Florida House Passes Transgender Sports Bill Despite Democratic Opposition
Said Rep. Anna Eskamani, D-Orlando: “I don’t care how many times you tell yourself this is about women’s sports and not LGBTQ rights or discrimination, because that is wrong,”
The Republican-dominated Florida House on Wednesday passed a bill that would ban transgender females from playing on girls’ and women’s high-school and college sports teams, with Democrats arguing the measure is purely political.
The proposal (HB 1475) would make participation in athletics contingent on determining students’ “biological sex,” a disputed term that refers to the sex assigned at birth.
The “Fairness in Women’s Sports Act” passed the House on a 77-40 vote along almost straight party lines. The vote sets the stage for the House to try to reach agreement on the issue with the Senate, which has a bill that differs from the House measure.
House sponsor Kaylee Tuck, R-Lake Placid, argued during a debate Tuesday that the measure doesn’t ban transgender students from participating in sports but is “simply asking that they play based on their biological gender.”
Central to Tuck’s argument is an assertion that males hold an edge over females in playing sports. Several of Tuck’s Republican women colleagues backed her argument Wednesday. All Republicans present for the vote supported the bill.
“This is about giving women and girls an equal chance to succeed. It’s simple, it’s clear, I’ve reviewed it,” said Rep. Jenna Persons-Mulicka, a Fort Myers Republican who said she played and coached tennis.
But House Democrats pushed back Wednesday, painting the measure as a political red-meat bill for Republicans that doesn’t address a real problem.
“I don’t care how many times you tell yourself this is about women’s sports and not LGBTQ rights or discrimination, because that is wrong,” Rep. Anna Eskamani, D-Orlando, said.
Rep. Carlos Guillermo Smith, also an Orlando Democrat, pointed to similar legislation in more than two-dozen other states.
“The bill, and unfortunalty as a consequence, transgender children, have been weaponized and turned into political pawns. Not just by the Republican Party of Florida, but by 25 Republican state legislatures across the country,” Smith said during a news conference earlier Wednesday hosted by the advocacy group Equality Florida.
The National Collegiate Athletic Association, the main governing body for college sports, released a statement this week about its affiliation with states considering legislation about transgender student-athlete participation.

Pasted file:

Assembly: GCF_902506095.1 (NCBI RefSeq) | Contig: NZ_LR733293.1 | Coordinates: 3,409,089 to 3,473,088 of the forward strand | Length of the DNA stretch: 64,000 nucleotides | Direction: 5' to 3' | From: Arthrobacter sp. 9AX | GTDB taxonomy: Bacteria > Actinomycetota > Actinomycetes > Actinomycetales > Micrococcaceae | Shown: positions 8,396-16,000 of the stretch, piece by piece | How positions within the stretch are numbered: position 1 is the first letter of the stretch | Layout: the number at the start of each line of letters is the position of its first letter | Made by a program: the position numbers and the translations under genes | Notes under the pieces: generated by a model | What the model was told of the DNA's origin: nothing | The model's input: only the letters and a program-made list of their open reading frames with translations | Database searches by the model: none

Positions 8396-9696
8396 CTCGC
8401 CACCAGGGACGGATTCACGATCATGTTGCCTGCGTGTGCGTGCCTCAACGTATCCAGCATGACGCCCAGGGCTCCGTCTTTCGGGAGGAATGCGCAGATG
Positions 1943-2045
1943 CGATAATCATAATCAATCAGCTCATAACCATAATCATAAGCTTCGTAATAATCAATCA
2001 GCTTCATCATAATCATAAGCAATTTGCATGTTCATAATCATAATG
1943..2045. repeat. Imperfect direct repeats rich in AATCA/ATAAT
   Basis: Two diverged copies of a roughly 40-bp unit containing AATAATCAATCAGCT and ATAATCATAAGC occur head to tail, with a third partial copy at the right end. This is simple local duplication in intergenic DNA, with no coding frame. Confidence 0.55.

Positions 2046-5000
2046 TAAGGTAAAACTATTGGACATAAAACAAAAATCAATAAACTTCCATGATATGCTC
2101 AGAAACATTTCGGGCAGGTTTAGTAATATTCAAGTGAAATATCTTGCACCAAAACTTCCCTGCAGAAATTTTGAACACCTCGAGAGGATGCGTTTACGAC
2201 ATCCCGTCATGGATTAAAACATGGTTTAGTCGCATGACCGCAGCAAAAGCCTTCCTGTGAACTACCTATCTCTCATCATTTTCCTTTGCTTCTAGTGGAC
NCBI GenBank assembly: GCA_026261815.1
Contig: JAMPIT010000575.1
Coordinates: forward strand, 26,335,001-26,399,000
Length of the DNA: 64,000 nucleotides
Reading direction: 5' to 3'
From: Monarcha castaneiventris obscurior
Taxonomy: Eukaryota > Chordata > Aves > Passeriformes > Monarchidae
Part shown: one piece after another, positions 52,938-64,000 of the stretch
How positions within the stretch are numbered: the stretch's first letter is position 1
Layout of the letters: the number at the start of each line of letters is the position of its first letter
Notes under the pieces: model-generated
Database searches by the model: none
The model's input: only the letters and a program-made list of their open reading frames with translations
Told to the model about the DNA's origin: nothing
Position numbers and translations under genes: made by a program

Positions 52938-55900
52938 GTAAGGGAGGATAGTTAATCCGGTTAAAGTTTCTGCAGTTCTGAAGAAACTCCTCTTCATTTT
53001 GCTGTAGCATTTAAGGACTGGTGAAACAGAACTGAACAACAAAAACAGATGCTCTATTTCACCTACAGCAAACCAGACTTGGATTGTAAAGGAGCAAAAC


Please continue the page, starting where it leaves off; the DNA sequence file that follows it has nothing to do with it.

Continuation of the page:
“When determining where championships are held, NCAA policy directs that only locations where hosts can commit to providing an environment that is safe, healthy and free of discrimination should be selected,” the statement said in part.
Rep. James Bush, D-Miami, was the only House Democrat to vote for the measure Wednesday. During floor debate, he said he supports the proposal as a way to protect female student-athletes from “stronger and bigger” male counterparts.
“I stand today not as a Democrat, not as a Republican, I stand today as a concerned parent of two former college football players,” Bush said, adding that he also has been a coach and teacher.
Some Democrats took issue with part of the bill requiring examinations of students whose sex is called into question.
Rep. Michele Rayner, D-St. Petersburg, likened the requirement to “state-sanctioned sexual assault against children.”
Under the measure, students’ schools would have to resolve disputes “by requesting that the student provide a health examination and consent form or other statement signed by the student's personal health care provider which must verify the student's biological sex.”
The measure provides that a student’s sex would be determined by their repoductive anatomy, genetic makeup or “normal endogenously produced testosterone levels.”
After hours of debate over two days, Tuck said Wednesday the bill is “strictly to preserve the safety, integrity, fairness, and competitiveness of women’s sports,” receiving an ovation from her Republican colleagues before the bill passed.
The Senate proposal (SB 2012) includes a carve-out for “persons who transition from male to female,” making it less stringent than the House’s outright ban on tansgender girls’ participation in teams designated for female student-athletes.